5th June 2024
in-person event (Geneva)

This course is given in French



The new Federal Act on Data Protection (Art. 14) requires companies located abroad to appoint a Swiss Data Protection Representative

Financial institutions can also decide to appoint voluntarily a Data Protection Representative to offer its clients a first point of contact in Switzerland

  • Do you have clients in Switzerland and your company is based abroad?
  • Do you process their personal data?
  • You don’t have a registered office in Switzerland?
    • We act as the local, accessible point of contact for Swiss data subjects and for the FDPIC
    • We offer our local languages skills
    • We register before the FDPIC
    • We provide our deep knowledge in the Swiss legislation
    • We maintain your records of processing activities

Find out from us whether you need this solution to comply with Swiss legislation

Want to know more about Data Protection and Privacy?

Talk to our BRP experts


The International ESG regulation and regulatory landscape is evolving at an incredible pace. The regulatory approach followed in the various regions is still very heterogeneous and does not (yet) always focus on the same subjects/aspects, which makes it difficult to understand and implement

The possible diversity of ESG and the high level of complexity of the issues make it difficult to address in a relevant way from a regulatory point of view. Sustainable finance faces a huge challenge for its evolution: the absence (yet) of commonly recognised international standards





Climate change



Energy efficiency

Resource depletion




Human rights

Health and safety

Diversity, equity and inclusion (DEI)

Conflict zones and conflict minerals

Community engagement


Executive independence and structure

Conflicts of interest

Anti-money laundering and corruption

Responsible tax strategy

Stakeholder engagement

global standard

Recently (on 26 June 2023), the ISSB, an independent board established by the International Financial Reporting Standards (IFRS) Foundation, released its first global sustainability disclosure standards. The ISSB standards are built on the concepts that underpin the IFRS Accounting Standards, which are used by more than 140 jurisdictions 


for ESG implementation

  • For both listed companies and financial intermediaries, particular emphasis is placed on the need for greater transparency on sustainable criteria with regard to the public and investors
  • Financial services and products need to incorporate ESG (environmental, social and governance) criteria into their business and investment decisions
  • Financial service providers needs to integrate ESG preferences and ESG risks into investment advice and portfolio management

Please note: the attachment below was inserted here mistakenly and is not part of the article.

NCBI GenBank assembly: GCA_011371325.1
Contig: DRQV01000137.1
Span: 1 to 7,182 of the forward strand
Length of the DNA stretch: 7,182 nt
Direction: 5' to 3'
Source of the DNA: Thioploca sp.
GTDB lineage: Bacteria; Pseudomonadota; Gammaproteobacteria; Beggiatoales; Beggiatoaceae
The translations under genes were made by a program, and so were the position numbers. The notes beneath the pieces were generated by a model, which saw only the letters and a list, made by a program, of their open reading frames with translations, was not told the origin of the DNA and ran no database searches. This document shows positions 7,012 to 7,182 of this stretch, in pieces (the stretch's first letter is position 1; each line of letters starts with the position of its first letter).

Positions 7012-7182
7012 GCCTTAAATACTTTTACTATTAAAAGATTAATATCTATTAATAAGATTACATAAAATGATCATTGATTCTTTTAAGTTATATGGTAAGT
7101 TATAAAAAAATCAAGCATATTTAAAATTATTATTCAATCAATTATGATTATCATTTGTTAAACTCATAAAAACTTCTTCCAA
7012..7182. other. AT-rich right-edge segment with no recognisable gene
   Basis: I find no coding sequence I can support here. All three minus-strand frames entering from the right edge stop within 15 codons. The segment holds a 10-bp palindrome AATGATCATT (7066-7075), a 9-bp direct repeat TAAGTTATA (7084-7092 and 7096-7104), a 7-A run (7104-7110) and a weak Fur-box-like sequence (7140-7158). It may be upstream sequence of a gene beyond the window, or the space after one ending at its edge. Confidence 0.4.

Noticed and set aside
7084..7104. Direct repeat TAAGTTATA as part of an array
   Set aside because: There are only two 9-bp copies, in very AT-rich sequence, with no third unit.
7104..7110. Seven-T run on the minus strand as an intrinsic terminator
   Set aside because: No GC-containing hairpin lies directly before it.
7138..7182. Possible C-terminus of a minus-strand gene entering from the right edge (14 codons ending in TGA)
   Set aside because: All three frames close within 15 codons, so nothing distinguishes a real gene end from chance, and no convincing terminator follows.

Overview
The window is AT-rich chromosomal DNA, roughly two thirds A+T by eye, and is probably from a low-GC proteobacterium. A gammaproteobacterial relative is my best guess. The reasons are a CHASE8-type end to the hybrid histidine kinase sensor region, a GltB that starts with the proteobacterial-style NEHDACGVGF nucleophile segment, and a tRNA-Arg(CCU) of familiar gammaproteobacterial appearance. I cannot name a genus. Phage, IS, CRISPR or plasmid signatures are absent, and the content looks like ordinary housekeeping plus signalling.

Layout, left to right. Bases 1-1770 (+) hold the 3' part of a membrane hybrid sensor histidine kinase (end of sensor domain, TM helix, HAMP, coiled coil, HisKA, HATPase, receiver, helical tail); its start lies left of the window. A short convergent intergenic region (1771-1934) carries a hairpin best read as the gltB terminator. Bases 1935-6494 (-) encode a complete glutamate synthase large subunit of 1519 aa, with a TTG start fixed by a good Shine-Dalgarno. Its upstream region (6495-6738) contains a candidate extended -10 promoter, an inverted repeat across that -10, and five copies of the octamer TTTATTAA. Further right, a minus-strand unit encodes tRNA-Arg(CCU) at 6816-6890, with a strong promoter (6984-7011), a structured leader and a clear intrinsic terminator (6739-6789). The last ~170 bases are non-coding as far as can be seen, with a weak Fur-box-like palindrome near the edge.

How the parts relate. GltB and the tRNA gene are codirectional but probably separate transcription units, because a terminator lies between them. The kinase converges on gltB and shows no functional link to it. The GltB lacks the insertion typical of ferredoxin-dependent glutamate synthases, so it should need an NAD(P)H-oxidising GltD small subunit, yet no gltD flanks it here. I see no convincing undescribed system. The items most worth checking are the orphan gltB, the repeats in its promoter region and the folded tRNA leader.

• Among the key areas to be considered are the question of specific resources and their integration into management processes, information for target customers and employee training 
  • An effort to make the offers, processes and measures understandable for customers and regulators to avoid greenwashing

Want to know more about ESG?

Talk to our BRP experts

why cryptos?

In recent years, the sector of crypto-assets has experienced significant expansion, with tokens becoming increasingly integrated into global economies. The variety of crypto-assets is vast, ranging from well-known entities such as Bitcoin and Ethereum to a plethora of tokens that are being developed daily

Recent significant events, including the bankruptcy of FTX, have underscored the need for regulatory oversight in this rapidly growing sector. Recognizing the magnitude of this phenomenon, regulators and supervisors worldwide have begun to implement laws and regulations pertaining to the issuance and registration of crypto-assets. A prime example of this regulatory response is the European Union’s Markets in Crypto-Assets (MiCA) regulation

Consequently, businesses operating in this sector must familiarize themselves with the specific regulations of the countries in which they intend to offer their services and products. Furthermore, they must ensure they have the necessary resources to maintain compliance with these regulations


Classification of crypto-assets

qualify a crypto-asset in the correct class(es)










Determine whether the crypto-asset itself 

must be registered in order to be distributed to the public


Determine whether a crypto-service 

is subject to a licence

and under which conditions













What current banking and investment practices are

recognized (or tolerated) by the authorities?

Reverse solicitation


 Private placement rules

Want to know more about Cryptos?

Talk to our BRP experts